Narrative Persuasion Meta-analysis Wins Award at AEJMC

Meta-analyses are no small feat, but the hard work pays off! My major project of the past year — a meta-analysis of narrative persuasion research — recently earned a top student paper award at the 2017 AEJMC conference in Chicago.

For this project, I synthesized studies of the effect of narratives on audience resistance. Narratives are frequently used in health campaigns to promote healthy behaviors, as well as in advertising to distract consumers from critical processing (see viewer comment about this drug commercial having a better love story than Twilight).

Does embedding a persuasive message in a story really produce less resistance than if it were delivered in a non-narrative format like a rhetorical argument or statistical information?

Preliminary findings of the analysis, which I presented at the annual conference of the Association for Education in Journalism and Mass Communication (AEJMC), indicated that there is indeed a persuasive advantage of narratives.*

The project won Top Student Paper in the ComSHER division (which stands for Communicating Science, Health, Environment and Risk). It was also awarded the Eason Prize, created in memory of former PhD student Lori Eason, to acknowledge graduate students doing important science communication research. This was a great honor.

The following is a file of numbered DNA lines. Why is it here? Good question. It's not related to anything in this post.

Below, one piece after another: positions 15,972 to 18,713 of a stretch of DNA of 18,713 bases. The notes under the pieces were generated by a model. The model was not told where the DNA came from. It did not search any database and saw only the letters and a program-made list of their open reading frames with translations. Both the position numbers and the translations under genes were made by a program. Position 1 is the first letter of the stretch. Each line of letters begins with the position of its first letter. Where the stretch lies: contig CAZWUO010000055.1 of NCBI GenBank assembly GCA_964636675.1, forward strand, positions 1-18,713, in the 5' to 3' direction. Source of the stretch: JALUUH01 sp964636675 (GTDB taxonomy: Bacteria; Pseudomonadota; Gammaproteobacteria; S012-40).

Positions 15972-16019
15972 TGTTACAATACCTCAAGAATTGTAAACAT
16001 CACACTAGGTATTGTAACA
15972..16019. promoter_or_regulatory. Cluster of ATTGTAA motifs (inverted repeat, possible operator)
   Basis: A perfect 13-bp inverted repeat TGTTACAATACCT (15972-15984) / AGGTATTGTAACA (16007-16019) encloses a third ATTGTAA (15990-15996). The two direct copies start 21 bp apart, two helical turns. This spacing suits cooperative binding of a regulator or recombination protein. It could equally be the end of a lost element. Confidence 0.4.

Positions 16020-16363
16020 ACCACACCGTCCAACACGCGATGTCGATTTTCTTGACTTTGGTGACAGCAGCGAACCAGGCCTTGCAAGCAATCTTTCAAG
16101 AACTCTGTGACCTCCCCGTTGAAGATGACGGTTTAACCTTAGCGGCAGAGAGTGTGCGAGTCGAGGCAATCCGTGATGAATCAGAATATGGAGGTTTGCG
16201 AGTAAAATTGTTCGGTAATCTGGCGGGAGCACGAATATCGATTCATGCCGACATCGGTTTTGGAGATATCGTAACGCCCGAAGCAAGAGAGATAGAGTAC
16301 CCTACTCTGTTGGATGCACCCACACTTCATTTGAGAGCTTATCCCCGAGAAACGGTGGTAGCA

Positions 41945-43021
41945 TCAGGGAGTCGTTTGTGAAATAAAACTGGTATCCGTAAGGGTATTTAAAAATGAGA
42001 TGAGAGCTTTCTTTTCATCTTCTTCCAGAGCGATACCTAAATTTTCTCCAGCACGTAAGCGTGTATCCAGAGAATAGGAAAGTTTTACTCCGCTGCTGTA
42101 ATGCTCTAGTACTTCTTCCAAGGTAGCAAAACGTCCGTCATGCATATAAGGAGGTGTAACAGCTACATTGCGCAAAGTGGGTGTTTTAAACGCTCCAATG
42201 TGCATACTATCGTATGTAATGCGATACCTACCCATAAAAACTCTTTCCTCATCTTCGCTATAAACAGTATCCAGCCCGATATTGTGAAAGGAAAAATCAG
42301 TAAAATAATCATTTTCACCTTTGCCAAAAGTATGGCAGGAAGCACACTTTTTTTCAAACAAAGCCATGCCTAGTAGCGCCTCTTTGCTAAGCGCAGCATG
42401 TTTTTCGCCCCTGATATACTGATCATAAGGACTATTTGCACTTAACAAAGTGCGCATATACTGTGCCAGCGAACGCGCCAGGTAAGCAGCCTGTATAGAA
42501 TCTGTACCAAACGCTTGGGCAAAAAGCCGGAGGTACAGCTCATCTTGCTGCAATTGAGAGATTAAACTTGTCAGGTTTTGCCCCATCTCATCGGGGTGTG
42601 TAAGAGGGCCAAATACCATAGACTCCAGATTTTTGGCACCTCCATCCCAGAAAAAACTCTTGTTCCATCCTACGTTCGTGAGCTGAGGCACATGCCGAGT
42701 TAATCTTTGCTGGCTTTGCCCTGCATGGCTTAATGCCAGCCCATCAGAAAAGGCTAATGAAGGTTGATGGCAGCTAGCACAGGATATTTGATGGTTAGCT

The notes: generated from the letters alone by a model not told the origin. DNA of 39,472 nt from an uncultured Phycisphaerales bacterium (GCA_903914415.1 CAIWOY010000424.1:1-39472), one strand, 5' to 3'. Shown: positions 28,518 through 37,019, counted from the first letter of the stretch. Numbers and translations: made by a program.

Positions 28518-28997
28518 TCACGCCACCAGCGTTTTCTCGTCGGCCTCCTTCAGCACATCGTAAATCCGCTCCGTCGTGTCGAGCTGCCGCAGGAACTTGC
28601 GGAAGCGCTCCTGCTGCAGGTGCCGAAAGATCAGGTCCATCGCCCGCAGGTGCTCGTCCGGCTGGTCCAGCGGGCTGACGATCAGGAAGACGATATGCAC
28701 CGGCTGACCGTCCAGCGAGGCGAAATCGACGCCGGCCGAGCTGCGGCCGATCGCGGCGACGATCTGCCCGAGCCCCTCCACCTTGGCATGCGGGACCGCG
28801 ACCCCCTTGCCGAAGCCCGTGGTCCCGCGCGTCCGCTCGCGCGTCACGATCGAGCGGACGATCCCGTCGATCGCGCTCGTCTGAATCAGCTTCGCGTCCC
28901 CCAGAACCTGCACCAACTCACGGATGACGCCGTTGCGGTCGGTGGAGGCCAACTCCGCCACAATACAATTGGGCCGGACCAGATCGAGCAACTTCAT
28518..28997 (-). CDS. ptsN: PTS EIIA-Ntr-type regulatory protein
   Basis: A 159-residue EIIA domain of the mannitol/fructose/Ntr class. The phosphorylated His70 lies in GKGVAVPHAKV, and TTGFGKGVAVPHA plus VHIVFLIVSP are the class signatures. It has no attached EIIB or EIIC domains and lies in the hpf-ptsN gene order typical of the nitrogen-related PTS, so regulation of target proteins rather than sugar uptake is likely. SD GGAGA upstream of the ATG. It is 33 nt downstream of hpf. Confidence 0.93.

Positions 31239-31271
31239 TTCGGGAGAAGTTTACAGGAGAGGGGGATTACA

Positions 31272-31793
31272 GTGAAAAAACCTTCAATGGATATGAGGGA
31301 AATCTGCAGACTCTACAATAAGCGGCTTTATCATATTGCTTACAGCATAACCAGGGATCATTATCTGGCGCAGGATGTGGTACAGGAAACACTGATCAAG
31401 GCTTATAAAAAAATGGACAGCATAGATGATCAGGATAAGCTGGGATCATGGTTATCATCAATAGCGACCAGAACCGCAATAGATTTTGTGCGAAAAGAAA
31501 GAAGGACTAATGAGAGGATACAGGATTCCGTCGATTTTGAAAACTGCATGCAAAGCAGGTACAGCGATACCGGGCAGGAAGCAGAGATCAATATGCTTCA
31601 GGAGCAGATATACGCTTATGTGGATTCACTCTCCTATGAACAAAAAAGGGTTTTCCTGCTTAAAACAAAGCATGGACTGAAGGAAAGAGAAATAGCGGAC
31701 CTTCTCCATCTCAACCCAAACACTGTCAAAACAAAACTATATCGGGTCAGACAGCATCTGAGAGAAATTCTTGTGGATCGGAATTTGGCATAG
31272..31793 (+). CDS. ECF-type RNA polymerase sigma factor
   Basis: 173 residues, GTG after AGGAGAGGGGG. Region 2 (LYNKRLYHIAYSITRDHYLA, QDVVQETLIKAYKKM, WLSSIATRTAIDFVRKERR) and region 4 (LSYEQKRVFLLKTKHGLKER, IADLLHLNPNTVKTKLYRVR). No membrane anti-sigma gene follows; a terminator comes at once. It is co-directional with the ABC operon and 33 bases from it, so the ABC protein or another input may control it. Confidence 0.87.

Another highlight of the Chicago trip was spending the day with colleagues at Northwestern University (here’s the enviable view from their office) as we made preparations for a productive writing retreat this fall in Park City, Utah. Our upcoming projects will span narrative persuasion, psychological reactance, genetic communication, and more.

And of course there was some time left over for dancing — and some award money set aside for new tango shoes ;)

*Since presenting this paper, I’ve worked with a professor to expand the analysis and submit the paper to a journal for review. Crossing our fingers!

About

I’m a health writer and graduate student. I'm interested in the wily side of health – self sabotage, persuasion, and why health campaigns so often manage to inadvertently piss people off.

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